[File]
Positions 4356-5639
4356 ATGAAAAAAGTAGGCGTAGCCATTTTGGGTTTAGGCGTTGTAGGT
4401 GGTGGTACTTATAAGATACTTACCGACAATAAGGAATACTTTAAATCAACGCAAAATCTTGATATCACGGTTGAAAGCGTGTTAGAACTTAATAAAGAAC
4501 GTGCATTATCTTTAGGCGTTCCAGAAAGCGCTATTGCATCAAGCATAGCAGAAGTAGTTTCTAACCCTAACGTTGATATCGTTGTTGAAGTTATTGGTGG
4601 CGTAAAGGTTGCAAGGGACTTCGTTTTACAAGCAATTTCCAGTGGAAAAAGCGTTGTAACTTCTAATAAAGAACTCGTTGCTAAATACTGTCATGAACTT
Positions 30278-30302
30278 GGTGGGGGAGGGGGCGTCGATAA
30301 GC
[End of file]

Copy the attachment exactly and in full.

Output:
Positions 4356-5639
4356 ATGAAAAAAGTAGGCGTAGCCATTTTGGGTTTAGGCGTTGTAGGT
4401 GGTGGTACTTATAAGATACTTACCGACAATAAGGAATACTTTAAATCAACGCAAAATCTTGATATCACGGTTGAAAGCGTGTTAGAACTTAATAAAGAAC
4501 GTGCATTATCTTTAGGCGTTCCAGAAAGCGCTATTGCATCAAGCATAGCAGAAGTAGTTTCTAACCCTAACGTTGATATCGTTGTTGAAGTTATTGGTGG
4601 CGTAAAGGTTGCAAGGGACTTCGTTTTACAAGCAATTTCCAGTGGAAAAAGCGTTGTAACTTCTAATAAAGAACTCGTTGCTAAATACTGTCATGAACTT
Positions 30278-30302
30278 GGTGGGGGAGGGGGCGTCGATAA
30301 GC